It’s fascinating to think about humankind’s evolutionary history and to speculate over what caused us and apes to split from our last common ancestor about five or six million years ago and develop in the way we did. I’ve really been gripped by the aquatic ape hypothesis since chancing upon a copy of Elaine Morgan’s ‘The Aquatic Ape Hypothesis’ in a second hand bookshop shortly before moving to Dublin. Morgan is an amateur paleontologist who picked up on Alister Hardy’s speculation that humans underwent a period of semiaquatic existence in the evolutionary past that would account for the differences between humans and our nearest genetic relatives, the chimpanzees.
Principally, the claim is that such traits as hairlessness, bipedalism, the fact that humans are comparatively fat animals and that we store our fat subcutaneously (immediately under the skin) rather than only at certain points around internal organs, can all be accounted for by the suggestion that these traits are all in one way or another an adaptation for spending a lot of time in water. There are a number of other traits as well. Breath control, useful for speaking, is supposedly an adaptation for diving underwater. Actually, I suppose the claim is that a semiaquatic past BEST explains those traits. The burden of proof has to be stronger than simply accounting for those traits because other theories might account for those traits too.
Before I get too carried away, I should say that a sceptical eye is cast on the hypothesis over at this site by another amateur paleontologist and philosopher of science, Jim Moore. The site is a little polemical, but behind the rhetoric lie a great many hard questions for proponents of the theory. The only claim I think he’s fatally undermined is the hairlessness claim. Although I haven’t made it through the full suite of pages on the site, so he might tear down some o the others too.
On the face of it, not having a hair is a pretty maladaptive for life under the hot african sun. Hair protects the skin from UV radiation and is a very good insulator because it traps air against the skin. It keeps you warm at night and cool during the day. The aquatic ape theory suggests that going bald on our bodies made humans better swimmers and the insulating properties were less efficient in the water, where blubber provides more insulation (which explains our being so fat). The problem is, as Moore points out, that aquatic mammals are mostly furry. They don’t call them fur seals for nothing. Polar bears have fur. Otters have fur. The list of aquatic mammals without fur is quite short (and mainly consists of whales). So you don’t explain how we became hairless by saying we took to water. I think the explanation for hairlessness lies in the second theory I’m interested in at the moment, the long distance runner hypothesis.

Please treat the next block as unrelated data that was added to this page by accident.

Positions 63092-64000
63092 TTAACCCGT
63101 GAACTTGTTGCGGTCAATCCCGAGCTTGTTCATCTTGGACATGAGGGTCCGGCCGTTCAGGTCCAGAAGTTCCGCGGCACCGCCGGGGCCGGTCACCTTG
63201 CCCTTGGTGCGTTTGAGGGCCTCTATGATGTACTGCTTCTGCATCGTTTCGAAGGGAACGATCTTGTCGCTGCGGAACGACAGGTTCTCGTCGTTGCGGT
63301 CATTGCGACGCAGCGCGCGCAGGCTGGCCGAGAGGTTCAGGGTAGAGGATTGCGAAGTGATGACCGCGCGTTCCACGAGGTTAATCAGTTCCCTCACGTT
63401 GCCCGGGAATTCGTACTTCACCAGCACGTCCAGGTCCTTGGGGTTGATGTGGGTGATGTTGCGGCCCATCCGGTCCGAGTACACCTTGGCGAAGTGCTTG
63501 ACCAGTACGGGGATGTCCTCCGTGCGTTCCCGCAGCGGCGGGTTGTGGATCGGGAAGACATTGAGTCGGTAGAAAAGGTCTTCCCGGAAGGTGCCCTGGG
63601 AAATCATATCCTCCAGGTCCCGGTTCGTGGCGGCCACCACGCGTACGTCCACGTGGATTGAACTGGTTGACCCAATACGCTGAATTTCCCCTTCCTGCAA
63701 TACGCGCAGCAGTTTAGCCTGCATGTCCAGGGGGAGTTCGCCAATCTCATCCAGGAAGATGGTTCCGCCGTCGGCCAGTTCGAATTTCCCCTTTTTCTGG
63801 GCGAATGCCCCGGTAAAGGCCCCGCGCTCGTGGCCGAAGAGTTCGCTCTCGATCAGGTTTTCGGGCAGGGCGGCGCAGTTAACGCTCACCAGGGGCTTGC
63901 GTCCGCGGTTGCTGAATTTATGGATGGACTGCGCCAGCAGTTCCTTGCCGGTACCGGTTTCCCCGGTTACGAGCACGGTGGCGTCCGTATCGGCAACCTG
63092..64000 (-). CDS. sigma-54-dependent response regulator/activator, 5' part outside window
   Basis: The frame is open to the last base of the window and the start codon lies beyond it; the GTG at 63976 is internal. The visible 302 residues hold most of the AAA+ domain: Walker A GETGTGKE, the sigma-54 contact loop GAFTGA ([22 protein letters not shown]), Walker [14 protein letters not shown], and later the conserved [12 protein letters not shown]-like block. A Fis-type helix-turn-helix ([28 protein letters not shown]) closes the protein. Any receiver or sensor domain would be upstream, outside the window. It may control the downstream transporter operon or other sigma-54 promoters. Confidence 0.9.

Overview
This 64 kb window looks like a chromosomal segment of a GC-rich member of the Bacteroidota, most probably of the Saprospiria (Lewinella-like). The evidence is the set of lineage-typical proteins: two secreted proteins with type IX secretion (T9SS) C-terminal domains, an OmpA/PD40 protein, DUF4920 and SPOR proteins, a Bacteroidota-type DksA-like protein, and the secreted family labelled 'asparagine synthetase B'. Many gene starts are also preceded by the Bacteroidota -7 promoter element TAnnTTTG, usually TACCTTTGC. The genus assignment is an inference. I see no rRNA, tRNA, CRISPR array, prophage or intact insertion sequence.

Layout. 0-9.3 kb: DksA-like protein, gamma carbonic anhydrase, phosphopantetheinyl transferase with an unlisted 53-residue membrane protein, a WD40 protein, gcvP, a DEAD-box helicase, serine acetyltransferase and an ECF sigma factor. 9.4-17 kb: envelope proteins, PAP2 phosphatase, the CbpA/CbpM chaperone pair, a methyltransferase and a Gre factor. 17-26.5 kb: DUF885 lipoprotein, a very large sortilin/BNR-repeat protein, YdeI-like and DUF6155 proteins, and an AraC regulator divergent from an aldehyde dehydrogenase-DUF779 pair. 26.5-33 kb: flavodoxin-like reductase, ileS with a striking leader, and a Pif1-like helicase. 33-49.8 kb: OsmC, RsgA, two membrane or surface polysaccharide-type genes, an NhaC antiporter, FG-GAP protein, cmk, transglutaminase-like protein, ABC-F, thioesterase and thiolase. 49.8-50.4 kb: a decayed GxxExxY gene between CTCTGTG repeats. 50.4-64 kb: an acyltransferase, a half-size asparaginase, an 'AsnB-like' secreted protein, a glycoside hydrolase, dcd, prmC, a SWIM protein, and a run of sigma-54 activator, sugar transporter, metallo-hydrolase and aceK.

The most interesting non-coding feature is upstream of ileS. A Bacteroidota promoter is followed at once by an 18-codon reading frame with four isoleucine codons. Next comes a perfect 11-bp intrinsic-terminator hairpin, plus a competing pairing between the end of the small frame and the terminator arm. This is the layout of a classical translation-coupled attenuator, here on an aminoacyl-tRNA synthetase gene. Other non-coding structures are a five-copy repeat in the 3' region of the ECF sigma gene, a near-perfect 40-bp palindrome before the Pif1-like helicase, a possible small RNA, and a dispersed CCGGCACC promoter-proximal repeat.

The long distance runner hypothesis suggests that humans are adapted to be superlative long distance runners, much better than virtually anything else on the African plains. It claims we hunted in the time before bows and arrows by literally running other animals to death; chasing them to the point when they died of heat stroke as a result of not being able to cool down. They’re wearing fur coats after all. Human hairlessness is a really extreme adaptation because we were sacrificing that insulaton and protection from the sun so we could cool down better than anything else. We sweat copiously all over our body, which is unusual in the animal kingdom and massively wasteful of water. Together, hairlessness and sweating mean we stay cooler when we run than other animals.
I think the long distance runner hypothesis and the aquatic ape hypothesis are actually quite compatible. The aquatic ape hypoethsis is best seen as an explanation of how we separated from the last common ancestor (I think about 6 million years ago), but the long distance runner hypothesis can relate to a much later period of human evolution, like the origin of the genus homo (about 2 million years ago, I think). So perhaps we were hairy when we were in the water and only shed the hair when we took to the African savanna?